Where its two predecessors feel like extensions of the Rocky universe, Creed III is the first time this spinoff series has struck out on its own. After Creed II resolved lingering grudges and laid the legacy of Rocky Balboa to rest, this threequel zeroes in on Adonis Creed’s own past – with mixed results.
Now directed by its star Michael B Jordan, the series swaps Philly for LA, where the newly-retired Adonis Creed (Jordan) and his wife Bianca (Tessa Thompson) live with their daughter Amara (Mila Davis-Kent). But his triumphant retirement is soon disrupted by the return of Damian ‘Dame’ Anderson (Ant-Man 3’s Jonathan Majors), a surrogate older brother from foster care with boxing dreams of his own. The charismatic Majors is a brooding highlight here, offering an angry challenge to Adonis’s life of relative comfort.
But Creed III’s most interesting ideas – around this class divide and Adonis's inability to communicate past pain – feel rushed. And that introspection is short-lived anyway, as problems get solved the ‘old-fashioned way’, sliding the movie back into more formulaic terrain.
Even so, the old-fashioned way – mano a mano – is enjoyable enough (look out for the obligatory but still-satisfying training montage). The fights emulate the prowling style of Ryan Coogler’s Creed, while adding new visual flourishes, like extreme close-ups from Creed’s perspective as he finds his opponent’s Achilles’ heel. And Jordan’s well-documented passion for anime is felt both in the film’s story of former brothers turned rivals, and its imagery: from the fights and training montages echoing Ashita no Joe and Dragon Ball Z, to the Lupin III posters in young Adonis’s room.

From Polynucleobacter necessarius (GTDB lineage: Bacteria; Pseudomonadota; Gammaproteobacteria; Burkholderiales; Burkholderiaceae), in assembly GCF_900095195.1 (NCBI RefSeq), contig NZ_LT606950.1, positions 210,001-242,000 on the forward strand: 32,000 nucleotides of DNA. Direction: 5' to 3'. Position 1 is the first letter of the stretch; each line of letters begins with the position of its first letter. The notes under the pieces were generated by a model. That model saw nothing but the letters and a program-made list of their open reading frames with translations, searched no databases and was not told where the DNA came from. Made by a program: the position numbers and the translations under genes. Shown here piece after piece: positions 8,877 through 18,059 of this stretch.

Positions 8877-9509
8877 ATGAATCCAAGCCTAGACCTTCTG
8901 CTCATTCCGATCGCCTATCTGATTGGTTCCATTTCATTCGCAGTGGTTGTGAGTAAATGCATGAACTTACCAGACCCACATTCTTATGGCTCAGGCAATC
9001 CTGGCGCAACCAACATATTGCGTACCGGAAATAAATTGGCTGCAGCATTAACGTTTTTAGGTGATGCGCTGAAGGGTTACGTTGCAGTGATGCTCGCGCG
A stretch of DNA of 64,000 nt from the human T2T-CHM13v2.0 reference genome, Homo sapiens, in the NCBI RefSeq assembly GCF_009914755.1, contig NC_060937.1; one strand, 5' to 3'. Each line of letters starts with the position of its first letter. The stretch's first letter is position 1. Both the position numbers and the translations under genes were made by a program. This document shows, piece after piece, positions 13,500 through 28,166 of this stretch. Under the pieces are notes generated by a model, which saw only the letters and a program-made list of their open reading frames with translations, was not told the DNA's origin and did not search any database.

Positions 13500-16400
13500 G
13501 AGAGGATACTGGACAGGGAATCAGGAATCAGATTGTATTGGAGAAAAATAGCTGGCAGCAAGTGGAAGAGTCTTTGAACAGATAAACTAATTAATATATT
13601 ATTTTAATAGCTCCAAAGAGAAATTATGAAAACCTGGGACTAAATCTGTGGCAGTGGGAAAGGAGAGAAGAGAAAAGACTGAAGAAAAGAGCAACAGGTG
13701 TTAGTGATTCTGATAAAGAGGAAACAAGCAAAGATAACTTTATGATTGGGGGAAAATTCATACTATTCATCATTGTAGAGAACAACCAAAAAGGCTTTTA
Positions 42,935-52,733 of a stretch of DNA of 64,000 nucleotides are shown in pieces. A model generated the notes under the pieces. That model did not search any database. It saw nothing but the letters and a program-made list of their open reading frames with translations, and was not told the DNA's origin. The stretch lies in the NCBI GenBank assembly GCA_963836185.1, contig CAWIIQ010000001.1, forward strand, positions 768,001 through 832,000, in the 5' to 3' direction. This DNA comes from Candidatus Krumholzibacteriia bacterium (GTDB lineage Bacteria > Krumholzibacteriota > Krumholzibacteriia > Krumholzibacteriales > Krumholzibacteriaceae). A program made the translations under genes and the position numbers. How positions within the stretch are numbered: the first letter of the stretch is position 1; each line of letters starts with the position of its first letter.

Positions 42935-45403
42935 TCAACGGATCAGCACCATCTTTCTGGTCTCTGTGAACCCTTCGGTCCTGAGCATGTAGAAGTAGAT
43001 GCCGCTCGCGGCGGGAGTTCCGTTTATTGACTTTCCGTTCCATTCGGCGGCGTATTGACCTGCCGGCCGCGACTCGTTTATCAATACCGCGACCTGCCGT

There’s still enough heart and excitement in the familiar sports-movie thrills
The resultant melodrama is entertaining, though not all of its visual swings land. One shot blacks out the roaring crowd as the fight becomes more intimate, but it rings false rather than evocative. But Jordan finds other compelling ways to draw the line between the pageantry of boxing and the personal stake in this rivalry: vivid and grainy flashback sequences brush up against the digital sheen of the present day.
Creed III is much more sure-footed in presenting a fascinating emotional struggle for its title character as well as a physical one, even if it ends up diminishing its most subversive plot threads. There’s enough excitement and heart in its familiar pleasures and fresher twists on the franchise’s sports-movie thrills, showing that it has plenty of fight in it even without the rehashed Rocky myths.
In cinemas worldwide Mar 3